Question 26.
Outline the principles of refining of metals by following methods :
(i) Zone refining
(ii) Electrolytic refining
(iii) Vapour phase refining.
Answer:
(i) Zone refining (Fractional Crystallisation): This method is used only if a metal in almost pure state is required. Metals like germanium and gallium which are used in semiconductors are purified by this method. The principle of zone refining is based on the fact that impurities are more soluble in molten metal than in solid metal.
In other words we can say that when an impure metal in the molten state is allowed to cool, only the metal crystallises while the impurities remain present in the molten mass or melt.

(ii) Electrolytic refining: This method is commonly used for the purification of the metals like Cu, Ag, Zn, Ni etc. The impure metal converted into a block which is made anode in an electrolytic cell The electrolyte is the solution of the soluble salt of the same metal, preferably a double salt. On passing electric current, metal ions from the electrolyte are reduced to the metal which is deposited the cathode. An equivalent amount of the pure metal from the anode gets oxidised and the metal ions (or cations) go into the solution.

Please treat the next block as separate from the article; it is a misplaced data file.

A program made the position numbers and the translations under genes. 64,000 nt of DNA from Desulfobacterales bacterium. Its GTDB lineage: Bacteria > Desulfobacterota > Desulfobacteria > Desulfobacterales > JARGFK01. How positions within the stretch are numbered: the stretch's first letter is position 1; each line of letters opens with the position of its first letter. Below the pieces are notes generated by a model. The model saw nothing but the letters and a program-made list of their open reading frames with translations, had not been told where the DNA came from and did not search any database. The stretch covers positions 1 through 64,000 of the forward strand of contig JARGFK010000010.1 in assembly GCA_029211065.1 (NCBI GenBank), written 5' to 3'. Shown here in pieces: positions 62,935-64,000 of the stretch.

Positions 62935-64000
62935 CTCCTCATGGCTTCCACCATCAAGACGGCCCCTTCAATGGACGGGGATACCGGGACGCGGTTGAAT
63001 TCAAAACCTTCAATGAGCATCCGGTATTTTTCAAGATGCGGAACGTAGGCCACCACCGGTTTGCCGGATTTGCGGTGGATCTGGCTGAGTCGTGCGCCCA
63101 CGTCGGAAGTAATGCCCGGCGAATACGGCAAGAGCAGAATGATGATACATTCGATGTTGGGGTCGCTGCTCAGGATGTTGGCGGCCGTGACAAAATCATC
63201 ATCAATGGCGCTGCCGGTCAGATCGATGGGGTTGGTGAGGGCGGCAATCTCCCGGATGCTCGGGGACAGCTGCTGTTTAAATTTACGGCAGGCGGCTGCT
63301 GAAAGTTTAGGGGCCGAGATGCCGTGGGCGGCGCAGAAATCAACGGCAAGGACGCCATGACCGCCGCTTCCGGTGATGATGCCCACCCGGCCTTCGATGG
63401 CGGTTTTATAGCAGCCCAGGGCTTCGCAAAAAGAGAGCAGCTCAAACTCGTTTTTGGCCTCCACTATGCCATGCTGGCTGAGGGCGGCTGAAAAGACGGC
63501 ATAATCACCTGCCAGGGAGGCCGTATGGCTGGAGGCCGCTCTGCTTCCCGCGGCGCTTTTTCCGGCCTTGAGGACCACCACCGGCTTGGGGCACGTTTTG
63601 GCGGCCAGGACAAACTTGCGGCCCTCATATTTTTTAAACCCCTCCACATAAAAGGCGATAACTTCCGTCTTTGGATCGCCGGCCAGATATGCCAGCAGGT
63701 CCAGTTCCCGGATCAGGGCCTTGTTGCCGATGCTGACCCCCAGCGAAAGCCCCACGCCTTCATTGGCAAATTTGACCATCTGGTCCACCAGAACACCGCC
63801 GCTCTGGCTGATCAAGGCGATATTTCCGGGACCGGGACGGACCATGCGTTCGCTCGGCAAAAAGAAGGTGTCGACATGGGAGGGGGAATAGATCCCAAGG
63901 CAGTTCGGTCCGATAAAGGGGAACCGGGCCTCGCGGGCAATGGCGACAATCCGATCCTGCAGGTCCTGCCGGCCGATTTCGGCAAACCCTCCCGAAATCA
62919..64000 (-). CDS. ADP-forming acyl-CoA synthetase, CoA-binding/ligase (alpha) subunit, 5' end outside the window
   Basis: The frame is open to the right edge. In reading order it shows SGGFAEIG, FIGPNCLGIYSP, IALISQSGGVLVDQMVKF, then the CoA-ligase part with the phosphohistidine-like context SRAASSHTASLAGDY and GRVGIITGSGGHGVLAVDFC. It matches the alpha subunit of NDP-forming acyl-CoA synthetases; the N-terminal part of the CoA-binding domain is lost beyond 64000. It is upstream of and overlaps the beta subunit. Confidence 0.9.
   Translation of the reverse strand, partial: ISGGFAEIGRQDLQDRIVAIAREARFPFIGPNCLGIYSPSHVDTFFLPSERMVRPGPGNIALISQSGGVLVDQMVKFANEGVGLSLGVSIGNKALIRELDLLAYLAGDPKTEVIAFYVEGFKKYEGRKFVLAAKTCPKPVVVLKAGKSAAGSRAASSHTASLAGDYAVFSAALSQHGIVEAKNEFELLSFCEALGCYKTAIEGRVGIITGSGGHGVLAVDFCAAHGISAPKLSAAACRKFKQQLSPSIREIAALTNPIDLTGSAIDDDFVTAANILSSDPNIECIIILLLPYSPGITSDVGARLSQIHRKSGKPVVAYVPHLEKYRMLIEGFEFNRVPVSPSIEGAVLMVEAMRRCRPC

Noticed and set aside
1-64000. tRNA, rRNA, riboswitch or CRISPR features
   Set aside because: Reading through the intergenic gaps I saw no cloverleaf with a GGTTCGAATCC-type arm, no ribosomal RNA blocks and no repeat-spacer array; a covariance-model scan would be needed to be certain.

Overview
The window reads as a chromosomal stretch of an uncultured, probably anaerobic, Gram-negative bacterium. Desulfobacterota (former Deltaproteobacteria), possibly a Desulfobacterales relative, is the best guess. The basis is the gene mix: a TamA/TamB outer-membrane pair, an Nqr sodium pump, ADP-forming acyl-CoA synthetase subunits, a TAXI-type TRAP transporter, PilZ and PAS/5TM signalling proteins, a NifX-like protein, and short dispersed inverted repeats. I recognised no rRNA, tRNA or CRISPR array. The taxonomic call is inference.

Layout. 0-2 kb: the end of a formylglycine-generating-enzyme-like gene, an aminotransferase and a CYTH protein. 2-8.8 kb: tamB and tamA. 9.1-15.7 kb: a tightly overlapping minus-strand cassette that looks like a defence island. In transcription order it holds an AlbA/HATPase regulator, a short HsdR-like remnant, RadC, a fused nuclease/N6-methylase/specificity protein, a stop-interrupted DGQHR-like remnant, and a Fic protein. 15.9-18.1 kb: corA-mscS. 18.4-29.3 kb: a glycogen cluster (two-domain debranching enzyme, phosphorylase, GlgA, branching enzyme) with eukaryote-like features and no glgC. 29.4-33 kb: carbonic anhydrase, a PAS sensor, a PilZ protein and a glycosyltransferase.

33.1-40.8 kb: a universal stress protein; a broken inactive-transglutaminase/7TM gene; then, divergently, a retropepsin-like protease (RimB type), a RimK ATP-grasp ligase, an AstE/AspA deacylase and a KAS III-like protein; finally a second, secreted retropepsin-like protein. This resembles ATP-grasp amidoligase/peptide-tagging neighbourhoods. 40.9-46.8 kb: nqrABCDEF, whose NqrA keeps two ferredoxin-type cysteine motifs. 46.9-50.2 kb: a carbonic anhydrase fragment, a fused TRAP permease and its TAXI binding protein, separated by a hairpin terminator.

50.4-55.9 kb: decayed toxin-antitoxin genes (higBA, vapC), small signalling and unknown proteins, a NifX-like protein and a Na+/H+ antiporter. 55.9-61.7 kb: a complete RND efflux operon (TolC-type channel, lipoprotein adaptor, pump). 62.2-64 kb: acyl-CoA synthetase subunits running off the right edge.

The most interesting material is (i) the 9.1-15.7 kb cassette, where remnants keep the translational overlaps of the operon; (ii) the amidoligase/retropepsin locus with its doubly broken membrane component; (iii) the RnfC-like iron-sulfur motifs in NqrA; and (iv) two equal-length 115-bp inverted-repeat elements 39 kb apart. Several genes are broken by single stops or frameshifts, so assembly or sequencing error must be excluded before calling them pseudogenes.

(iii) Vapour phase refining: In this method, the impure metal is converted into a volatile compound, by suitable method leaving behind the impurities. The volatile compound formed being unstable decomposes at an elevated temperature to give pure metal. A few cases are discussed.

Question 27.
Predict the conditions under which aluminium can be expected to reduce magnesium oxide.
Answer:
The equations for the formation of the two oxides are :
NCERT Solutions for Class 12 Chemistry Chapter6 General Principles and Processes of Isolation of Elements 228
If we look at the plots for the formation of the two oxides on the Ellingham diagram, we find that they intersect at certain point. The corresponding value of ∆G° becomes zero for the reduction of MgO by Al metal.
NCERT Solutions for Class 12 Chemistry Chapter6 General Principles and Processes of Isolation of Elements 29
This means that the reduction of MgO by A1 metal can occur below this temperature.
Aluminium (Al) metal can reduce MgO to Mg above this temperature because ∆fG for Al2O3 is less as compared to that of MgO.
NCERT Solutions for Class 12 Chemistry Chapter6 General Principles and Processes of Isolation of Elements 30NCERT Solutions for Class 12 Chemistry Chapter6 General Principles and Processes of Isolation of Elements 30